Due to the large quantity of data generated through the comparisons over the various temporal and spatial scales, only a subset of the total volume of results will be discussed in this paper. Overall, the performance of the statistical measures employed in this study varied modestly across the suite of spatial resolutions. The skill scores improved slightly when evaluations were performed on a lower resolution grid, such as the 132x132-km domain, compared to the native (4x4-km) grid. However, these improvements were not significant enough to proclaim any one areal coverage superior to the others. Consequently, the results presented here demonstrate the findings from this study as a whole.

4. An intra-comparison between the precipitation analyses used in this study

Before the performance of the A-E could be evaluated, an intra-comparison between the various precipitation analyses employed in this study was performed. The purpose of this assessment was to establish the best benchmark with which to compare the scores from the A-E. It must be emphasized that a comparison between the various analyses suggests nothing about the accuracy of any one observing platform, due to the amount of uncertainty, or error, inherent in each of these products. Moreover, comparisons of the radar- or gauge-only estimates against the milti-sensor Stage III product are not independent. The purpose of this exercise is to obtain a measure of the disagreement between the various precipitation analyses, which can then be compared to the A-E scores.

Results from the 1- and 24-h, ~8x8-km (2x2 HRAP grid boxes) conditional analysis (precipitation observed within a grid box from both analyses) are presented. Comparisons using the 1-h radar-only dataset began in February 1998 and continued throughout the evaluation period. The 24-h gauge-only analyses were made available beginning in April 1998. Because complete ABRFC-wide coverage by the radar-only precipitation estimates was inconsistent, only the results from the conditional statistics (precipitation observed in both grid boxes) are discussed. Data from the 24-h, 76.20-mm and 1-h, 25.40-mm thresholds are not displayed because there were an insufficient number of samples to be provide meaningful statistics.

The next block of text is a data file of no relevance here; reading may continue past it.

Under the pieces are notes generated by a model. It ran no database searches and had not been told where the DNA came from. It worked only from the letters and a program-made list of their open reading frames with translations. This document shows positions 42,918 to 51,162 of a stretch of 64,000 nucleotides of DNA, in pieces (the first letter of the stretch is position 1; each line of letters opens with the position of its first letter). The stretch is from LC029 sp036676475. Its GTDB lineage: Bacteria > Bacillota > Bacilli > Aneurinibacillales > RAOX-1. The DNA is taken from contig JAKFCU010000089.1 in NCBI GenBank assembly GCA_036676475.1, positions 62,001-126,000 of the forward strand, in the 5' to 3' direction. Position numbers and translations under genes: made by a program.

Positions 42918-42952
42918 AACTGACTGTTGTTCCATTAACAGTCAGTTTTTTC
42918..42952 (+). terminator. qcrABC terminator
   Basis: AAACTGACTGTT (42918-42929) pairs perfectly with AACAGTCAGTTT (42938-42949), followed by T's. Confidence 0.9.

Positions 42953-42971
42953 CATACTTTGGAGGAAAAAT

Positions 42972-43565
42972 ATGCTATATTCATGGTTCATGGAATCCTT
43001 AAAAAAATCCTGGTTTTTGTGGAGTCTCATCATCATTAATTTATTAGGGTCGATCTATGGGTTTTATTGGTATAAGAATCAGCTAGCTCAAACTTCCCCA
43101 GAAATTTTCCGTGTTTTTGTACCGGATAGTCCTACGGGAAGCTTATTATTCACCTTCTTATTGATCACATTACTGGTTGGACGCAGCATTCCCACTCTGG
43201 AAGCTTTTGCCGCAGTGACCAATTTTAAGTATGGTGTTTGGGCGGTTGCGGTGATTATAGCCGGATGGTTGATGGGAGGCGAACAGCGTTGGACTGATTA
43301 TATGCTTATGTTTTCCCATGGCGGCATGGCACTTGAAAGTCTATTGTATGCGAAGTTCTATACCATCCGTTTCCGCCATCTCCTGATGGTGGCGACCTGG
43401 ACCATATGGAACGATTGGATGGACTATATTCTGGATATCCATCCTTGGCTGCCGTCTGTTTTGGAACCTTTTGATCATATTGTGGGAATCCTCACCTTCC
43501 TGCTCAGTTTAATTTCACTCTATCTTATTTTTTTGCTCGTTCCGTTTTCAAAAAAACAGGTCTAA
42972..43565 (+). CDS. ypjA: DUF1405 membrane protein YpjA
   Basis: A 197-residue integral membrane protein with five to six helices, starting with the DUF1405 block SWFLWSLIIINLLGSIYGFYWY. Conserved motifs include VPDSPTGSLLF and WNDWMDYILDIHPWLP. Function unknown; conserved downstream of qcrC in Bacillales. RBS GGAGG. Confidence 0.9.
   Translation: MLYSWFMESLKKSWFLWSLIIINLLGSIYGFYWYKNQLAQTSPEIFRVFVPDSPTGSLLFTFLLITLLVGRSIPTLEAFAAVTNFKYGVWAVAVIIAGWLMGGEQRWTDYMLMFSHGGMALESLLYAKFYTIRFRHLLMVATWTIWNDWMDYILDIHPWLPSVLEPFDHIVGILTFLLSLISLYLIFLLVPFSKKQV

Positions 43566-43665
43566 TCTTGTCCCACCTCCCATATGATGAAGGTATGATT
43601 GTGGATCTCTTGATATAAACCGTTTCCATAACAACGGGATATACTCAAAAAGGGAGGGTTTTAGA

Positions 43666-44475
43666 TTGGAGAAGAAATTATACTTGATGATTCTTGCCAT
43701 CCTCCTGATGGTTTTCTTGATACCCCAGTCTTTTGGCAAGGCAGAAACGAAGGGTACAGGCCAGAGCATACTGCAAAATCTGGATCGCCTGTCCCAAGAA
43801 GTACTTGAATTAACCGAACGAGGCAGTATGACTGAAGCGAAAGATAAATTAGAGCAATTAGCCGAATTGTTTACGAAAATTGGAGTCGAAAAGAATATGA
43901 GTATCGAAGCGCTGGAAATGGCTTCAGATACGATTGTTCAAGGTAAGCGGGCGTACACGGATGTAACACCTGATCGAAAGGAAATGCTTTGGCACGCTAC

The monthly mean 24-h bias scores over ABRFC are presented in Figs. 3a and b. For this study, the mean bias was defined to be the ratio between the two precipitation analyses within a valid grid box,


Here, Nv is the number of valid grid boxes within the ABRFC domain, S1 and S2 represent the observed amount of precipitation within a grid box from schemes 1 and 2 respectively.

Overall, there is very little spread in the scores among the thresholds in each of the intra-comparisons. The analyses that were most similar in terms of areal precipitation were the 24-h Stage III and gauge-only products (Fig 3a). Bias scores were near 1.00 from April though December for the 2.54-mm threshold indicating that the monthly mean 24-h precipitation amounts from these products were very similar. This is not totally unexpected since the Stage III estimates use the 1-h gauge observations to adjust the radar-derived amounts (Fulton et al. 1998); however, the 24-h gauge analysis does utilize many additional observations that report solely on a daily basis.

Fig. 3 Time series of monthly mean conditional bias scores between a) 24-h Gauge-only and Stage III analyses, b) 24-h Radar-only and Gauge only analyses, and c) 1-h Radar-only and Stage III analyses over ABRFC for various thresholds of precipitation. Only 8x8-km grid box precipitation amounts were used in the statistical sample.

Comparisons with the radar-only data (Figs. 3b and c) suggest a seasonal trend in the precipitation estimates at both the 24- and 1-h periods. Radar-estimated precipitation peaked during the warm months (May, June, July, and August) near 1.00 before declining to near 0.50 for the cool season. Range degradation is the likely cause for this underestimation of precipitation during the cool season, as the radar beam tends to overshoot the shallow, stratiform-type precipitating systems